For-sale housing inventory fell to a decade low during August, and limited housing stock along with strong demand for homes are beginning to encourage homebuilders to shift their focus from larger, luxury homes to smaller, entry-level housing. This change could provide some relief to the supply-constrained housing market, though a larger impact will likely not be realized until the spring. Through the remainder of this year, newly formed households will likely continue to favor rentals, sustaining steady demand for the record number of apartments scheduled for delivery in 2016.
New-home builders focused on larger, luxury homes since the recession as buyers of these homes faced fewer credit restraints and remained active in the market while first-time homebuyer activity weakened. As a result, a shortage of smaller, entry-level homes typically targeted by first-time homebuyers weighed on the market. Builder sentiment, however, has begun to shift as they seek to capitalize on rising demand for single-family housing. Builders are beginning to construct more smaller homes with lower price points and geared toward the entry-level buyer. In the second quarter, the median square footage of a newly constructed single-family home declined by 70 square feet from the median of homes built in the first quarter, while sales of new homes in the $200,000 range strengthened.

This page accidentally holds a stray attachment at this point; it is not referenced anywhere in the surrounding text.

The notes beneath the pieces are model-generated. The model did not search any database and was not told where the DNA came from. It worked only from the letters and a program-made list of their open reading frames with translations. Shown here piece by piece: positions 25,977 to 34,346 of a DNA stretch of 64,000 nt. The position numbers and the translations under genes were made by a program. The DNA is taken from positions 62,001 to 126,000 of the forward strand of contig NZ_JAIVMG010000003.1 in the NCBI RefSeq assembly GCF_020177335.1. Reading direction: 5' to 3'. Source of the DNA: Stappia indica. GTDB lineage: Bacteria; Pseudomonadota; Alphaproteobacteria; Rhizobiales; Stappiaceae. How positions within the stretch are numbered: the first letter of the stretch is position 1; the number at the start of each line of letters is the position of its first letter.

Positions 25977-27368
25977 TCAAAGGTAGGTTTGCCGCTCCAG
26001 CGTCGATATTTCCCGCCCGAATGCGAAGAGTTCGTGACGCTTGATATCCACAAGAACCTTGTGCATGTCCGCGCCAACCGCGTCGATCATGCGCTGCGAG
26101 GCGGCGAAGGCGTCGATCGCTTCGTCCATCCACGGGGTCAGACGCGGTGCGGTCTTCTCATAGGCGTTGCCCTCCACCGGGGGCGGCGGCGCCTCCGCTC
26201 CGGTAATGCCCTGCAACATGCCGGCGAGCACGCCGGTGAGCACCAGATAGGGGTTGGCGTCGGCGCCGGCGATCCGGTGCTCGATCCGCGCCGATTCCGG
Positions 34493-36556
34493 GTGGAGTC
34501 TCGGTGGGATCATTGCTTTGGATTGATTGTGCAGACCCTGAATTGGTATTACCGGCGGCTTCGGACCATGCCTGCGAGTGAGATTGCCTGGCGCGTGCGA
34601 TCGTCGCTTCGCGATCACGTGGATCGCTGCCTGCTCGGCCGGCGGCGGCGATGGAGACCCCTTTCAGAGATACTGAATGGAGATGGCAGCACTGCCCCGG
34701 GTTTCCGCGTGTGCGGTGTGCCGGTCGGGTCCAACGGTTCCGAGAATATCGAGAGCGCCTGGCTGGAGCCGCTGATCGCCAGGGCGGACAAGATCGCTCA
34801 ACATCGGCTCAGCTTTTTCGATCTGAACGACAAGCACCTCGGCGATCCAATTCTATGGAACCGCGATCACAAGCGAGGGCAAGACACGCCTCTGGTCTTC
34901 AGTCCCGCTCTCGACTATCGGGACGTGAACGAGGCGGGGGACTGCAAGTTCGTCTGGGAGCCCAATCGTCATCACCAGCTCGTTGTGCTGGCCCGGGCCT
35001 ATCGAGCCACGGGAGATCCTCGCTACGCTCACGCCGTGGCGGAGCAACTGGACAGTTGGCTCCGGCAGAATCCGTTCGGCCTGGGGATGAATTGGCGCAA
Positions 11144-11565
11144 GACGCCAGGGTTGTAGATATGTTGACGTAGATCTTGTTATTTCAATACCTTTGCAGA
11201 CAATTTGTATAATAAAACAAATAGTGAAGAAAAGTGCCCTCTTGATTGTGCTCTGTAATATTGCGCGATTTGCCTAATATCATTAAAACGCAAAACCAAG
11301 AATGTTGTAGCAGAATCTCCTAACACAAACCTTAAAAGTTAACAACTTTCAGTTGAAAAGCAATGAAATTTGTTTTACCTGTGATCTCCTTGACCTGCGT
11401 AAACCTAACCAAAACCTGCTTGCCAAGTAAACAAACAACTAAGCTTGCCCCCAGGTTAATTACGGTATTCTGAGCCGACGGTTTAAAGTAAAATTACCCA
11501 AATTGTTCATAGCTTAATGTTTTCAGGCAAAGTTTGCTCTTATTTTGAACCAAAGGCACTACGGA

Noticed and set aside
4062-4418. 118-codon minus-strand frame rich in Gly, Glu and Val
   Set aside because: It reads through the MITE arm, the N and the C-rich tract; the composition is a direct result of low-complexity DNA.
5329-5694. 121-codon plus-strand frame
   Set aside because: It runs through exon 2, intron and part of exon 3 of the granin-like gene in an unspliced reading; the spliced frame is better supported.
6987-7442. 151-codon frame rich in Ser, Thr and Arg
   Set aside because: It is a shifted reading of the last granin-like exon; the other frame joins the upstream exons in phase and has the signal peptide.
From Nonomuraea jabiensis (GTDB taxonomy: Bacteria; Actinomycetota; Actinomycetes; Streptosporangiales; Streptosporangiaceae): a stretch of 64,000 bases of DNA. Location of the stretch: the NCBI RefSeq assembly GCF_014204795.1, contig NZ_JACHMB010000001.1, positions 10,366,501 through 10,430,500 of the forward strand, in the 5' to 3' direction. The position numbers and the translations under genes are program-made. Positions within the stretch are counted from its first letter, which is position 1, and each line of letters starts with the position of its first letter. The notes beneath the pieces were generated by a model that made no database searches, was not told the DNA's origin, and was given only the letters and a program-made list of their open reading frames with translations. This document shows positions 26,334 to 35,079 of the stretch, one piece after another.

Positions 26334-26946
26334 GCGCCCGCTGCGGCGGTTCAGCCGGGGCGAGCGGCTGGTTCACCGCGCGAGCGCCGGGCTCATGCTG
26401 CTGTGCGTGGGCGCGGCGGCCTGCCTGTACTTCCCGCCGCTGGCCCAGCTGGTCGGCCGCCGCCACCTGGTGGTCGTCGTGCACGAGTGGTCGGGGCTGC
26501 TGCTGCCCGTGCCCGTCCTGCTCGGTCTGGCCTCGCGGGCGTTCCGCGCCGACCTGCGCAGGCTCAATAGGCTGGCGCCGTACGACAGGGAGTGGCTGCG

Despite healthy job creation and low interest rates, sales of existing single-family homes have failed to advance as inventory constraints and high prices keep many would-be buyers from purchasing homes. In recent months, sales activity has flattened but remains above the long-term average, and the supply of existing single-family homes for sale fell to 4.2 months in August, the lowest level since mid-2005. Rising prices have been driven by this shortage of listings and healthy demand, with the median advancing more than 4 percent above the prerecession peak to $240,200 during the month.
Household formation during this growth cycle has favored renting rather than homeownership, pointing to a shift in lifestyle and barriers to homeownership. As a result, apartment developers have ramped up construction, and builders will complete 320,000 units this year, the highest annual total since the 1980s. Healthy net absorption will keep vacancy near 4 percent through the remainder of the year.
Mortgage applications are up more than 25 percent from one year ago, but applications for home purchases have only increased 10 percent during the span. Low interest rates and rising home values are driving significant refinancing activity, leaving some homeowners with more disposable income for home improvement projects. As a result, sales at home improvement stores have increased 2.2 percent over the last year, fostering healthy retailer expansion. This year, retail vacancy will fall to 5.6 percent, the lowest level this business cycle.